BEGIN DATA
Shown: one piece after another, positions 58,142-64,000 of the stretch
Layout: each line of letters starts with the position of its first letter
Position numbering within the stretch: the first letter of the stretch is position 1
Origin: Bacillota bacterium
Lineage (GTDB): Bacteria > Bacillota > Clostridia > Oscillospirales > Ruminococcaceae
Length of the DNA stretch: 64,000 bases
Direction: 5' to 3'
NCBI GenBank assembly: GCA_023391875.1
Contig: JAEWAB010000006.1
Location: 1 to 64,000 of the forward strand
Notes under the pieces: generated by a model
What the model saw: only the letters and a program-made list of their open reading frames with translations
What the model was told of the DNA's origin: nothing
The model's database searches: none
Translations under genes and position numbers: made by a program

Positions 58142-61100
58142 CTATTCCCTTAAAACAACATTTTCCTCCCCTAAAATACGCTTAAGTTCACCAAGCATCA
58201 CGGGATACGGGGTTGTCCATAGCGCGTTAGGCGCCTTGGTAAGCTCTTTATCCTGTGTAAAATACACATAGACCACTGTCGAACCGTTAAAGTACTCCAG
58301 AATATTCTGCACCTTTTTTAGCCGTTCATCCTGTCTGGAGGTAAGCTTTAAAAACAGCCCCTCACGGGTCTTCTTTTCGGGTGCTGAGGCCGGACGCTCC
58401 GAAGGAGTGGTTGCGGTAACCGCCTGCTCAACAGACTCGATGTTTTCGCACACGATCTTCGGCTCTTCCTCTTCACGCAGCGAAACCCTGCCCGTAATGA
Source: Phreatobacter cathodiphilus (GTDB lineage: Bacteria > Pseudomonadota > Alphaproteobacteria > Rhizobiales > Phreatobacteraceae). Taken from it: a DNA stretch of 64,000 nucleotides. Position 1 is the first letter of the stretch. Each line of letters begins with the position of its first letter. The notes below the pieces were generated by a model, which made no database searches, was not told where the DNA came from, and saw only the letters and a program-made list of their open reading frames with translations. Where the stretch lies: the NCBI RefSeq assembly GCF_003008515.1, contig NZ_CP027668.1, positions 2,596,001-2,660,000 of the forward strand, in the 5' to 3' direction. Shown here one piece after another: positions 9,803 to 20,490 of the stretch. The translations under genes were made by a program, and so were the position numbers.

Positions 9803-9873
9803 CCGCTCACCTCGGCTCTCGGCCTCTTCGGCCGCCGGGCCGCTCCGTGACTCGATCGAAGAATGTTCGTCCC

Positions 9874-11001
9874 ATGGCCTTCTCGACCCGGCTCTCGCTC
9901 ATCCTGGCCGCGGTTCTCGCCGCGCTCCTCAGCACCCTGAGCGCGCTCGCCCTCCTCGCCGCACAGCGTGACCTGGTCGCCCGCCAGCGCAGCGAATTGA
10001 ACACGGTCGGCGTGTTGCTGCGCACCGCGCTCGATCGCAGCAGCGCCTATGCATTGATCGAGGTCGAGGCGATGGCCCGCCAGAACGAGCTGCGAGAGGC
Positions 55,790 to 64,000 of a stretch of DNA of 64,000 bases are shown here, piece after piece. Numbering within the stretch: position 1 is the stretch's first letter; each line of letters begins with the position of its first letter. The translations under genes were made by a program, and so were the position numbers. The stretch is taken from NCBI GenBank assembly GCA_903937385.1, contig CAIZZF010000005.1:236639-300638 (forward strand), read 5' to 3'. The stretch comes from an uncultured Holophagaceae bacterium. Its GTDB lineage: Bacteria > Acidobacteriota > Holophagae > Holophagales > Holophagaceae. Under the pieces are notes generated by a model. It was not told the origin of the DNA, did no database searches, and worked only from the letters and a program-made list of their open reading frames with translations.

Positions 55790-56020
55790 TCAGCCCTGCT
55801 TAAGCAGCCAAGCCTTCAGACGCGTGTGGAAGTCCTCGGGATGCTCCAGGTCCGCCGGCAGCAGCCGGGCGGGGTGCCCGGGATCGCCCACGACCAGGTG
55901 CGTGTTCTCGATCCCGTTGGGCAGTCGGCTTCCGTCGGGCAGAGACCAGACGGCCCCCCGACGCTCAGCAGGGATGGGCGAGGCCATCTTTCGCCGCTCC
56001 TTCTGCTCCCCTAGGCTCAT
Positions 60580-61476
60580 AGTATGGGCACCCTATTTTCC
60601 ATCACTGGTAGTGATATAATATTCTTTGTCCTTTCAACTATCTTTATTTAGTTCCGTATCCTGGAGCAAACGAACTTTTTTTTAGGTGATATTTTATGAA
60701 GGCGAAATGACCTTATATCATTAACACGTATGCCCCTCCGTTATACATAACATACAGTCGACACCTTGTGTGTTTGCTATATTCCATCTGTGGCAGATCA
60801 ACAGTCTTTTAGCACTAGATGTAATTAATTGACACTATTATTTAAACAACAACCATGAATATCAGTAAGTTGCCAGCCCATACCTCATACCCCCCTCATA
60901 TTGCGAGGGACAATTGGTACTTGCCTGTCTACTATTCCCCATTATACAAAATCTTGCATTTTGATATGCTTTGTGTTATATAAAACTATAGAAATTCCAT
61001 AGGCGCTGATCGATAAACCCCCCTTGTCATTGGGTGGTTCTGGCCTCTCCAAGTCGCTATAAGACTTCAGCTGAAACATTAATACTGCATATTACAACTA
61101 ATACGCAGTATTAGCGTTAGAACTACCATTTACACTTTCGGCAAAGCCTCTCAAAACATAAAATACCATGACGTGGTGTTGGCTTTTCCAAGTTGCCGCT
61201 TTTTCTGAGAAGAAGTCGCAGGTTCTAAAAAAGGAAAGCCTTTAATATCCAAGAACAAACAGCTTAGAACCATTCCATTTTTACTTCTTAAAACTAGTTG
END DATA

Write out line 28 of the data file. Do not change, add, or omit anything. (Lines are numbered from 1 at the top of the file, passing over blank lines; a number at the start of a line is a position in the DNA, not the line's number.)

Positions 55,790 to 64,000 of a stretch of DNA of 64,000 bases are shown here, piece after piece. Numbering within the stretch: position 1 is the stretch's first letter; each line of letters begins with the position of its first letter. The translations under genes were made by a program, and so were the position numbers. The stretch is taken from NCBI GenBank assembly GCA_903937385.1, contig CAIZZF010000005.1:236639-300638 (forward strand), read 5' to 3'. The stretch comes from an uncultured Holophagaceae bacterium. Its GTDB lineage: Bacteria > Acidobacteriota > Holophagae > Holophagales > Holophagaceae. Under the pieces are notes generated by a model. It was not told the origin of the DNA, did no database searches, and worked only from the letters and a program-made list of their open reading frames with translations.